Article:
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No country in Western Europe has been criticized more than Germany for being too slow to help Ukraine.
Its political class has been accused for decades of siding with the Kremlin to protect its lucrative business ties with Russia.
But things have changed in the last few months. Former Chancellors Gerald Schroeder and Angela Merkel were placed under intense scrutiny, and the current president, former Foreign Minister Frank-Walter Steinmeier, had to publicly apologize for the failure of his policy towards Russia.
But this week, Steinmeier made a surprise trip to Ukraine after being snubbed in Kyiv six months ago.
In the northern town of Koriukivka, he was forced to take refuge in an air-raid shelter when sirens sounded. More than any other Western leader, he felt what the war in Ukraine was like.
At the same time, as another expression of support, Germany co-hosted with the European Commission an international conference on the reconstruction of Ukraine, which has been claimed as a monumental task by the President of the European Commission, Ursula von der Leyen. was held in Berlin.
“The scale of the destruction is staggering. The World Bank has estimated the cost of the damage at €350 billion, which certainly cannot be provided by several countries or one union alone. We need to rally,” she said.
German Chancellor Olaf Scholz never chopped up words either.
“So what we’re talking about here is creating a new Marshall Plan for the 21st century,” he said in Berlin on Tuesday.
“It is a generational task that must begin now. The reconstruction, reconstruction and modernization of Ukraine is truly a multi-generational challenge that requires the collective strength of the entire international community.”
Paris and Berlin feel tension
Germany’s role in managing the outcome of the war in Ukraine has led to strained relations with its closest friend and ally, France.
This week, Emmanuel Macron and Scholz had a hasty lunch in Paris after government talks between France and Germany scheduled for the same day were postponed.
The conference is typically held annually, but has not been held in person since the COVID-19 pandemic.
Officially, the reason for the postponement of the meeting is that some of the German ministers are unable to attend due to school holidays.
But common ground is hard to find on many topics, such as how best to deal with soaring energy prices and defenses.
But after Wednesday’s meeting, Scholz downplayed rumors that the Franco-German engine was exploding.
The two leaders did not appear in front of the press after the meeting. Berlin had initially said the two leaders would face reporters together after the meeting, only for Paris to refute them later.
Instead, Scholz assured on Twitter that he had “a very good and important conversation today” with his French counterpart on issues such as energy supply and joint weapons projects.
“Germany and France are working closely together to tackle challenges together,” he insisted.
Relations between Paris and Berlin are no stranger to turmoil, according to Ronja Kempin, a senior fellow at the German Institute for International Security Studies.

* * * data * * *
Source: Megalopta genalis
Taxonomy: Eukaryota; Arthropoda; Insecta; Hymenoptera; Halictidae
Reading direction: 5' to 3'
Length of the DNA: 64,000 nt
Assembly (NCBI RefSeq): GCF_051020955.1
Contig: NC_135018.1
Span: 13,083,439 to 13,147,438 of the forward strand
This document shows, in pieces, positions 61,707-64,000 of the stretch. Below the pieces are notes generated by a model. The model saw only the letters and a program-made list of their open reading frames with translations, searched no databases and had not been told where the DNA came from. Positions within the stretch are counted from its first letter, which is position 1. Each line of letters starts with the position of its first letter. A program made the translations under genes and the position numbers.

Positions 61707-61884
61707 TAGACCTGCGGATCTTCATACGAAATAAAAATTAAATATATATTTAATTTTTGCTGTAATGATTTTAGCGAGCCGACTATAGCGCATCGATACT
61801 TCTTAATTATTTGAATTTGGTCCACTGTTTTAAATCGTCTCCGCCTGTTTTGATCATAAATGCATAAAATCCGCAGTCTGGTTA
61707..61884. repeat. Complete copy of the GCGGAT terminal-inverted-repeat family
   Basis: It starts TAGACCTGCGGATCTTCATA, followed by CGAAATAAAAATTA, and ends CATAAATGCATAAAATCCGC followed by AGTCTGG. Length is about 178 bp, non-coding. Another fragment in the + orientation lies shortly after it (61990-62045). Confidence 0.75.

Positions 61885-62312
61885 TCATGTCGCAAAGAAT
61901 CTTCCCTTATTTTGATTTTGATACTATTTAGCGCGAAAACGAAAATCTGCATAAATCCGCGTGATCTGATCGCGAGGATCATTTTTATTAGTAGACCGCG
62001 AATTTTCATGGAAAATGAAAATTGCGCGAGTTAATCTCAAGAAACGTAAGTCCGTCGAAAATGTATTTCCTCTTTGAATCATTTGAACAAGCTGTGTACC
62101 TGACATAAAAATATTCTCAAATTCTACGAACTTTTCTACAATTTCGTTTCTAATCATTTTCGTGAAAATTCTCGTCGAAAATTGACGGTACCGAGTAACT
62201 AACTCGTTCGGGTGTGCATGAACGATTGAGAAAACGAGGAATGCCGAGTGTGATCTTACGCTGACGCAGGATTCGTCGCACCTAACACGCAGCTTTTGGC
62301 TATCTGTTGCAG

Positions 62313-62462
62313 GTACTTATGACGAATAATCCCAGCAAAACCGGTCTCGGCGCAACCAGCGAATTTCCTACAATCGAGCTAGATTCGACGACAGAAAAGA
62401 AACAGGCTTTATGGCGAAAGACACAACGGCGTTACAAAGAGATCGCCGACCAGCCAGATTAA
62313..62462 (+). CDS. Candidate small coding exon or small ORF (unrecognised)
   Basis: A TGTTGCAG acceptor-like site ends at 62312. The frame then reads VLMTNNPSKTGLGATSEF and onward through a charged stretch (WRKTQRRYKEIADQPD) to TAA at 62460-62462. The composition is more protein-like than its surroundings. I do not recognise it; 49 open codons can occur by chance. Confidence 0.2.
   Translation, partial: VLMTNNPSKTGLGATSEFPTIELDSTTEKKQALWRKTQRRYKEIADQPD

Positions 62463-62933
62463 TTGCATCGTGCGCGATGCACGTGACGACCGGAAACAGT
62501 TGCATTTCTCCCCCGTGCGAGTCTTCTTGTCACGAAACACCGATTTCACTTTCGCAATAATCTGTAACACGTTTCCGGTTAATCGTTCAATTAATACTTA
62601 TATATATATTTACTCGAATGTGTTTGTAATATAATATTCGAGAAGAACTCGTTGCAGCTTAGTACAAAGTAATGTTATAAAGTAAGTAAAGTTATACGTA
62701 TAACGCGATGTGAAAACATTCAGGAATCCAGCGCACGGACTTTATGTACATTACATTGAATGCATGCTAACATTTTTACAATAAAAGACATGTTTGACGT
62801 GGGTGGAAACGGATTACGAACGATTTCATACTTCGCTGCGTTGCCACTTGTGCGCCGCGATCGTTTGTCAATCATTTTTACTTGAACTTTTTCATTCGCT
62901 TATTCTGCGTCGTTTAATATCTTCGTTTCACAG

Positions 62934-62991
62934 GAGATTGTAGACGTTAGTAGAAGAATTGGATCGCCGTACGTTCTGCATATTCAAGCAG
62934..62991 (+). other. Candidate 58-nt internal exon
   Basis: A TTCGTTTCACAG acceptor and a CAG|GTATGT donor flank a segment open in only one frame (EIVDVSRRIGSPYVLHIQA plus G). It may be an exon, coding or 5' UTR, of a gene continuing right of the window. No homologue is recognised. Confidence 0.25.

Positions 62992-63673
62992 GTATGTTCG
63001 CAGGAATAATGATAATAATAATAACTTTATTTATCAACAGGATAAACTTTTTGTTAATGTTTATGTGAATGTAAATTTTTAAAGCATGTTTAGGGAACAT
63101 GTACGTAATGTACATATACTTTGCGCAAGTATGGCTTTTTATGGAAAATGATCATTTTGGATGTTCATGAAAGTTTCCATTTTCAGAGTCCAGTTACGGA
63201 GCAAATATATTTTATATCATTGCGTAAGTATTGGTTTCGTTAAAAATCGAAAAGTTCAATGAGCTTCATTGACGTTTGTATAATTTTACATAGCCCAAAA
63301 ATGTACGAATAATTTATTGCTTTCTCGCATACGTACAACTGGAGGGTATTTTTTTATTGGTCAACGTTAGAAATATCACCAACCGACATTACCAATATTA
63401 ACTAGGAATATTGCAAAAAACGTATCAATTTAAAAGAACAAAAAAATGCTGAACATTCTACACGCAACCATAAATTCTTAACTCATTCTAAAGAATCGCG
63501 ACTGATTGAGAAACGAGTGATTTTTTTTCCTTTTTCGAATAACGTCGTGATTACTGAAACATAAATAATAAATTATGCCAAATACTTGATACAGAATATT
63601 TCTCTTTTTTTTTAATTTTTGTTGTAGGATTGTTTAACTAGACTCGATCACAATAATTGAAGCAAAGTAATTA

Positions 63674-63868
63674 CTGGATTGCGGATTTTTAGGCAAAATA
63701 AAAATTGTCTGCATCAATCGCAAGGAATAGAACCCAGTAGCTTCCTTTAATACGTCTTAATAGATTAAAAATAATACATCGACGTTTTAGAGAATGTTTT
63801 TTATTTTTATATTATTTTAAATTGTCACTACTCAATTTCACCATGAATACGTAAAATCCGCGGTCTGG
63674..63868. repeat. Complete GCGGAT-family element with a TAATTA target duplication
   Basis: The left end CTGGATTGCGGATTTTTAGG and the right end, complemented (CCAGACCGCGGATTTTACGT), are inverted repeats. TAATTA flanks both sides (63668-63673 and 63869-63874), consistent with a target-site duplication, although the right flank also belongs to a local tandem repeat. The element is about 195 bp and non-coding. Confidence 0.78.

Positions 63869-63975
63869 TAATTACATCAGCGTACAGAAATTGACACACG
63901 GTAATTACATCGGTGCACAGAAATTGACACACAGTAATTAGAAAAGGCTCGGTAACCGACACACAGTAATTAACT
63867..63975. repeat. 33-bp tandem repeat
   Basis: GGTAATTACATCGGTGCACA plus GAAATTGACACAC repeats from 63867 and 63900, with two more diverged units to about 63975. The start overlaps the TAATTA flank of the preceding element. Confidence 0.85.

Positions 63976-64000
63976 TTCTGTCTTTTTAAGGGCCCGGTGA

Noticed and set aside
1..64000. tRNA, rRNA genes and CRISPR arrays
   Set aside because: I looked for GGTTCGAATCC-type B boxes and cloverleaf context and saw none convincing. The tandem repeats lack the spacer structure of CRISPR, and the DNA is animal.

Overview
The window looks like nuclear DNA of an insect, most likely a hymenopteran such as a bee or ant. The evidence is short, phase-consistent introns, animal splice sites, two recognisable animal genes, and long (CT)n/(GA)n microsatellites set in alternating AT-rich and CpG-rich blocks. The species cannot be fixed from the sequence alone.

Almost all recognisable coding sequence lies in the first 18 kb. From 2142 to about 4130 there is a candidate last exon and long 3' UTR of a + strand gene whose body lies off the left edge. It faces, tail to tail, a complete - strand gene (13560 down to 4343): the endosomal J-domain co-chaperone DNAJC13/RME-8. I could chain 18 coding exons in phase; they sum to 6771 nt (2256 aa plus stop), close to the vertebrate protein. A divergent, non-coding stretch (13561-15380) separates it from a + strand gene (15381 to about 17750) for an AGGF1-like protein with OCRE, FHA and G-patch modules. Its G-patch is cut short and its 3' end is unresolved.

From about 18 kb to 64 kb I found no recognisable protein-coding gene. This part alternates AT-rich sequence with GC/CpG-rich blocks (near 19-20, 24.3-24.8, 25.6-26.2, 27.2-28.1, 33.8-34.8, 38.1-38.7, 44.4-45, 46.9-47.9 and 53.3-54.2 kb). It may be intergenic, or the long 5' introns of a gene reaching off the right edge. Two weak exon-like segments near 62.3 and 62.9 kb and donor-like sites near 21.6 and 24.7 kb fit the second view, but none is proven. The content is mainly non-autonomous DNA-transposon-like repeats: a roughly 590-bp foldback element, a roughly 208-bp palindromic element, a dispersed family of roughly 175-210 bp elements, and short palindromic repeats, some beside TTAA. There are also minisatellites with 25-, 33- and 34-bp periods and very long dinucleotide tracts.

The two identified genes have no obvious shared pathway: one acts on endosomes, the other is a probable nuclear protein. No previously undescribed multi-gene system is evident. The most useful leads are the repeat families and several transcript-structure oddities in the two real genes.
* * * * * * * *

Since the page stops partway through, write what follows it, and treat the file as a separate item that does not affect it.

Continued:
“[If] Looking back on almost 60 years of French-German relations, there have always been ups and downs. But I think the difference today is that the war changed the couple’s math a little bit,” Kempin told Euronews.
“We made this deal – France was the security and defense powerhouse in Europe, Germany the more economic one. And in the war now, Germany intends to be Europe’s military leader.” Yes, we are challenging France, and this is why it is a bit complicated at the moment.”
Meloni’s premiership confirmed
What could bring German and French leaders closer, at least at the European level, is the final confirmation of Giorgia Meloni as Italy’s new prime minister and head of the Ringwing coalition.
She was inaugurated on Thursday after a ceremony in the courtyard of her official residence, Palazzo Chigi.
The leader of Fratelli d’Italia will become the country’s first female prime minister and will lead Italy alongside anti-immigrant coalition leader Matteo Salvini and conservative former prime minister Silvio Berlusconi.
Meloni has sought to distance herself from allegations that her party is nostalgic for fascism and sympathetic to Russia, saying it “cannot accept” Russia’s “war of aggression” against Ukraine.
She also said her government ‘want to stop illegal activities’ [migrant] We will put an end to human trafficking.”
But given the quarrelsome mood that characterizes the political climate within the Italian government, where life expectancy is less than a year in post-war Italy, she needs luck.
Chinese ‘police station’ in action in the Netherlands
In another news, the Dutch Foreign Ministry said it was investigating reports that China had set up two “illegal police stations” in the Netherlands to monitor dissidents.
According to Dutch media reports, two Chinese “posts” have been operating in Amsterdam and Rotterdam since 2018.
The “Police Department” claims to provide diplomatic assistance to Chinese citizens, but is not registered with the Dutch government.
NGOs claim the facilities are in fact used by Beijing to monitor and silence political opponents and dissidents abroad, using former military and intelligence service personnel as employees. ing.
The Chinese government said the reports were “totally false”.